Saturday, September 4, 2010

Paul Harding digs into New England culture in this stunning debut

I picked this novel up in an airport bookstore. It sounded fascinating, and I was pleased to see that it had won a Pulitzer Prize. The prize was much-deserved!


Tinkers (191 pages, Bellevue Literary Press, $14,95) is Paul Harding’s first novel. It’s poetic presentation of the hard life of a couple of generations of New England men who make a living in an unforgiving land. Eighty-four year old George lies dying among his family and friends. George, slipping in and out of consciousness, fantasizes about what the people around him are thinking, and he thinks back upon a life of tinkering. Gainfully employed for years as a teacher and manager, it is only after his retirement that he found an occupation that he loved: repairing clocks. There is something about the complex inner working of an assortment of timepieces that fascinates George. When there are not a dozen clocks ticking around him, he finds the silence maddening.

Harding takes us into George’s imagination, and before long we are reading about how watches and clocks are put together. Harding’s vivid accounts of the inner workings of a clock, truly wonderful to read, are complemented by an equally intimate account of the landscape of Maine. When I say intimate, I mean that he looks beyond the rocks and trees, into the woods, and even to the piles of leaves on the woodland floor and the mud that creates ruts in the roads and coats everything that it touches.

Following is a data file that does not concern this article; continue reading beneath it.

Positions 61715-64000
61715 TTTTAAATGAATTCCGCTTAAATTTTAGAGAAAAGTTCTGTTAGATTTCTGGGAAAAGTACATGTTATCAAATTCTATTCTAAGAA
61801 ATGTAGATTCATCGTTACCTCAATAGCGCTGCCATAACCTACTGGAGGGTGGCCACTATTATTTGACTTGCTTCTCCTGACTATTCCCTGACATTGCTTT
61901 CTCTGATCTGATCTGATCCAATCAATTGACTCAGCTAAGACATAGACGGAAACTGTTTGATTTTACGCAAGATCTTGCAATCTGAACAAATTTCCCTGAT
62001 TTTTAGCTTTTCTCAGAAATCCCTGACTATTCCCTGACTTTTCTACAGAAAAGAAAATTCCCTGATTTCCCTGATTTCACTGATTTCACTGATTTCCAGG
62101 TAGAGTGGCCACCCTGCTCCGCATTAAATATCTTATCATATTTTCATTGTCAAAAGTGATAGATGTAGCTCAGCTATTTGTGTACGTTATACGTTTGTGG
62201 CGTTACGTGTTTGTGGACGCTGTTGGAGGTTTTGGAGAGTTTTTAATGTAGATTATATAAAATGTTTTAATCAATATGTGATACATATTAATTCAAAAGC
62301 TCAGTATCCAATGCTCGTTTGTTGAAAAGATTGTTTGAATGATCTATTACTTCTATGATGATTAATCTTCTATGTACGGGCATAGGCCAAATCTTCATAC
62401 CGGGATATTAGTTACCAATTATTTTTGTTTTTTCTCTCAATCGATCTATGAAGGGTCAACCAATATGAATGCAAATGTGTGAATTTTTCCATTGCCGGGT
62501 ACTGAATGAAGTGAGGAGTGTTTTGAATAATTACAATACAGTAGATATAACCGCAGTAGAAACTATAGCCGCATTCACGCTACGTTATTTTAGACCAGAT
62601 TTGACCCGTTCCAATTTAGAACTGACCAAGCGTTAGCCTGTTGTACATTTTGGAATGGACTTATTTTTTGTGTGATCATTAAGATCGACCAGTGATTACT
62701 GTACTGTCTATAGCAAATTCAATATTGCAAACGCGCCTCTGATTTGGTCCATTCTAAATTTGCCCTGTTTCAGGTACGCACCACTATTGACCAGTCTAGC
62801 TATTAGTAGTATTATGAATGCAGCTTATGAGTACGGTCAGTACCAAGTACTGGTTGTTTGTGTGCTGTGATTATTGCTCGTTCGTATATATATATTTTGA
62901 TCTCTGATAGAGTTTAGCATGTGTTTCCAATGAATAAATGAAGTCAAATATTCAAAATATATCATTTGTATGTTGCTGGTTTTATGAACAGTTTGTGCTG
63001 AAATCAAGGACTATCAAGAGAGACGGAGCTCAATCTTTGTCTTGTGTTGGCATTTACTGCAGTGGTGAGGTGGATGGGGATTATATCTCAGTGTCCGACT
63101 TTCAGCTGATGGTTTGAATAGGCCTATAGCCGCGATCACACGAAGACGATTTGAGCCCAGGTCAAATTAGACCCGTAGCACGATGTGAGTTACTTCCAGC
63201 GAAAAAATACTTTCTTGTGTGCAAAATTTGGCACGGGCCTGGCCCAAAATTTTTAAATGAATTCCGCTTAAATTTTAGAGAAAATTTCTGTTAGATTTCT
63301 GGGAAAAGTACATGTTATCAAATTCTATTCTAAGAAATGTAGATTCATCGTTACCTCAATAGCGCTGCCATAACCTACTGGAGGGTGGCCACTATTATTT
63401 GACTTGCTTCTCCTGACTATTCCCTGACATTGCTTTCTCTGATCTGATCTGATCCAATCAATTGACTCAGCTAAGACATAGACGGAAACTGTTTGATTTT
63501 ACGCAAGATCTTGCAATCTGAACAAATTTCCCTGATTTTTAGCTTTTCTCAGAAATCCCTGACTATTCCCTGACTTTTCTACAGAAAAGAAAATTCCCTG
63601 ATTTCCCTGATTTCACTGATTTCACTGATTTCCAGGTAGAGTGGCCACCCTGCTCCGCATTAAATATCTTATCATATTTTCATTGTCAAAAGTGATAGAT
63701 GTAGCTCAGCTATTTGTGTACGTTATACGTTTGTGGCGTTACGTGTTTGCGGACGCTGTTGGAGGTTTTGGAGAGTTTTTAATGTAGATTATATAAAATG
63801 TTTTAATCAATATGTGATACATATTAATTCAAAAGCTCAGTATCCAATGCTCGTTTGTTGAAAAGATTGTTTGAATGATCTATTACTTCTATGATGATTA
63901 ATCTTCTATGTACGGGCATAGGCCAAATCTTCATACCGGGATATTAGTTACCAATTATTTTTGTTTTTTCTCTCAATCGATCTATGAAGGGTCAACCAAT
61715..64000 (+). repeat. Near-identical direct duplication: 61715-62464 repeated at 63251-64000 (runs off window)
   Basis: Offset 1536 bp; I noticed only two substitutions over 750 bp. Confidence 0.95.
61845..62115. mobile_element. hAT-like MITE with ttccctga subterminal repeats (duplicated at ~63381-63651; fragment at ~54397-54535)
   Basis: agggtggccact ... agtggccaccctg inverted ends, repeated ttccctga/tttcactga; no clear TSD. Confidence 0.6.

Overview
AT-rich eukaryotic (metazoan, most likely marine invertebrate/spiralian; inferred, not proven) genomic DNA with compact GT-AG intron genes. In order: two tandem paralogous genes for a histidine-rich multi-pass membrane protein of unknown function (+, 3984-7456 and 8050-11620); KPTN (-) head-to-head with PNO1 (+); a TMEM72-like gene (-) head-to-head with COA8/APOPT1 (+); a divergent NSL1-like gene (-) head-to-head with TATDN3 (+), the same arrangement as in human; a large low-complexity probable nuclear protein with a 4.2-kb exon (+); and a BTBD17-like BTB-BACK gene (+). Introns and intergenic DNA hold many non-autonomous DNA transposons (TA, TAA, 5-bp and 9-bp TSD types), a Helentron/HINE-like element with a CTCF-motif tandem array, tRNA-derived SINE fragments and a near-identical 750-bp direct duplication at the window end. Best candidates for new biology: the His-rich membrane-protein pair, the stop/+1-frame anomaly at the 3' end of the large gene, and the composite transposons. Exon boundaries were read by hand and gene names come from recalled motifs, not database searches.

I have read three novels set in Maine this summer, but this is the one that gets most deeply into the landscape, even as it tells a story about George and his father Howard. Howard drove a mule cart around New England, selling soaps and other household materials to women dotted across the land in isolated farmhouses.

The narrative takes us in and out of George’s story and Howard’s, but before long we realize that this is happening because what George has as his deepest consciousness are these memories of his father. Given to seizures, his father left home as soon as he realized that his wife was ready to put him into a home. He has lived away and had a second family, and only when George is fully grown does his father return to account for the intervening years.

Harding’s feeling for these lives scarped from the land itself is extraordinarily rich, and the language in which he describes this setting is amazingly supple and vivid. The novel is often praised for its style, but the style does not insist on itself or show off with pyrotechnics; instead, Harding writes simply and beautifully about things that are hard, brittle, and even off-putting. In doing so, he makes them irresistible.

Harding tells a very moving story, and I would not want to change a single word.

Paul Harding

Paul Harding's Tinkers available at Powell's, Vroman's and Amazon.

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